Can you really build MORE muscle?

How fast can you build more muscle

 

 

 

 

 

Building muscle is no simple task.

I have been lifting weights for more than 25 years and I have not seen any significant increases in my lean body mass in over a decade.

Sure I have gained a few pounds of muscle but nothing like the gains I made many years ago.

This is fine by me as I have zero interest in being a massive bodybuilder. These days I train to keep the muscle I have, prevent unwanted fat gain and because I simply love how good it makes me feel.

But what if I wanted to build more muscle- would it be possible?

The truth is I have likely hit my genetic maximum and while I could probably gain 2 or 3 pounds if I really tried the chance of me gaining 10 or 15 pounds of muscle (without the use of muscle building drugs) at this point is slim to none.

 

 

 

 

 

 

 

In the picture above, the “before” reflects several years of  poor training and wrong diet.  The results you see in the “after” came relatively quickly once I figured out how to combine the two properly. 

 

However, this may not be true for you.  Ask yourself the following questions to find out how fast you could build some new muscle:

 

 

How long have you been training?

This is the single most important factor. A 30 year old who has been training consistently and intelligently for 10 years will have far less muscle building potential than a 30 year old who has never lifted before. I say “intelligently” because if your lifting program consists of nothing more than planks, pushups and Bosu Ball training then you are probably nowhere near you genetic limit. In the past two decades of training clients I have discovered that there is an inverse relationship between training age and the amount of muscle you can build:

Years of consistent, intelligent training      Potential amount of muscle

1                                                                    2 pounds per month

2                                                                     1 pound per month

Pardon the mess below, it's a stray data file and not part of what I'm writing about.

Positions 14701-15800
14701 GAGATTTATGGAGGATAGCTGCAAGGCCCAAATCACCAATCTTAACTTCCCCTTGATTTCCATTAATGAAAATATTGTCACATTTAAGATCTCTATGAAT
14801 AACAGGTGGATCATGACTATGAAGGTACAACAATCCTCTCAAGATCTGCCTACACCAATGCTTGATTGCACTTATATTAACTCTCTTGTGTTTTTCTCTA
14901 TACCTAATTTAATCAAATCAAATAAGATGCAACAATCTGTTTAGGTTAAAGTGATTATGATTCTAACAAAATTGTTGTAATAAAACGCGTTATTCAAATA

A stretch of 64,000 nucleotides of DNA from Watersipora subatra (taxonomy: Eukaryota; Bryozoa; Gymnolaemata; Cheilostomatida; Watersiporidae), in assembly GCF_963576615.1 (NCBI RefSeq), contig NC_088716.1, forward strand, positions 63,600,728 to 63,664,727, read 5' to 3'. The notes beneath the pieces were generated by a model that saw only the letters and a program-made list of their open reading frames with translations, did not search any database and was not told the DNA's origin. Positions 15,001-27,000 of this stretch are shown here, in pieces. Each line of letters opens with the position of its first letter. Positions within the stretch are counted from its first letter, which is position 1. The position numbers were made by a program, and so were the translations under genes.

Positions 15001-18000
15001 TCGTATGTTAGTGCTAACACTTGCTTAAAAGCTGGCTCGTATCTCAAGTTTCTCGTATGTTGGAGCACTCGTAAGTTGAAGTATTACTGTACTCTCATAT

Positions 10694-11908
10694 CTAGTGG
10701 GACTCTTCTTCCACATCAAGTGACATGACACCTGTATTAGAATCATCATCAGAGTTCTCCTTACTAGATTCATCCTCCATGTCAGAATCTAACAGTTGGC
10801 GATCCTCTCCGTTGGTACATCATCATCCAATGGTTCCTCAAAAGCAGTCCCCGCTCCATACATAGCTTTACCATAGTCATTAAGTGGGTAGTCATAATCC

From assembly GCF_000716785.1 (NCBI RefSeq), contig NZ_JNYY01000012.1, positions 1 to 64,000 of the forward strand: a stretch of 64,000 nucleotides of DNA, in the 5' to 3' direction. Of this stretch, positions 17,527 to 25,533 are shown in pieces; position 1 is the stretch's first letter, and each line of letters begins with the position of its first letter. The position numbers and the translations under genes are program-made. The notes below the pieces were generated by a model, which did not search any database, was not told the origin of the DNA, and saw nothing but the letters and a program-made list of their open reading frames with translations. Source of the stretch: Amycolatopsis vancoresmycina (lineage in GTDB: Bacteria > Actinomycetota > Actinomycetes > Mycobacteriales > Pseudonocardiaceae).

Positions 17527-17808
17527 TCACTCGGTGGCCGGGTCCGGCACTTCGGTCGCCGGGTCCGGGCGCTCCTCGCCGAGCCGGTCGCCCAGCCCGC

3                                                                      6 pounds per year

4                                                                      2-3 pounds per year

5 +                                                                   Reached genetic limit

 

Note: These numbers represent the average male. Female potential for muscle gain will be approximately half.

 

What are your testosterone levels?

Testosterone is your body’s key muscle building hormone and levels fluctuate widely from person to person. According to research, men aren’t what they used to be as testosterone levels in males are dropping by an average of 1.2% per year. That is a staggering decrease and will have a profound effect on body composition. A hormone boosting training program and intelligent diet will help optimize your levels but in many cases further intervention is necessary. The only way to know where you stand is to have your hormone levels analyzed using a simple blood test.  Ask your doctor to do this for you- I have had clients who were in their twenties who tested very low for their age.

 

Who are your parents?

Genetics play a large role in your muscle building potential. Some men can build muscle by just looking at the weights while others struggle to have arms that resemble something other than toothpicks. Most of us are average and fall somewhere in between these two extremes. Nothing you can do here except blame your parents I guess…

 

What is your training history?

I have helped many people complete body transformations. The ones who have the “easiest” transformation are those people who were in great shape, let themselves go and then got back into great shape. I know from personal experience that I have little problem regaining any muscle I may lose due to illness or inactivity. This is due to the “muscle memory” effect. Breaking new ground is an entirely different story however.

 

I am sure that some people reading this are thinking- if I have reached my genetic limit then why should I continue to workout?

The answer is simple- there are many benefits to strength training that go far beyond muscle building!  Strength training helps to maintain the muscle mass you have and keeps fat gain to a minimum. Lifting also increases bone density, helps manage pain, improves posture, relieves depression and keeps you looking younger than your years.  I will continue it for the rest of my life- I hope you do the same.

CLICK HERE FOR ONE YEAR OF PERSONALIZED TRAINING PROGRAMS AND MEAL PLANS FOR JUST $47!

 

 

 

This post was written by

Bruce – who has written posts on Cutting edge muscle building and fat loss secrets.
bruce krahn is a best-selling author, writer, researcher, personal trainer and professional speaker. he has coached people for two decades both in person and online. he created this site to be an honest source of useful, practical information you can use to improve your health, build muscle, lose fat and get the lean body look.

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About

bruce krahn is a best-selling author, writer, researcher, personal trainer and professional speaker. he has coached people for two decades both in person and online. he created this site to be an honest source of useful, practical information you can use to improve your health, build muscle, lose fat and get the lean body look.

One Response to “Can you really build MORE muscle?”

  1. Eileen says:

    Interesting, as usual. Physical exercise benefits the mind as much as good nutrition benefits the body. They are interchangeable.

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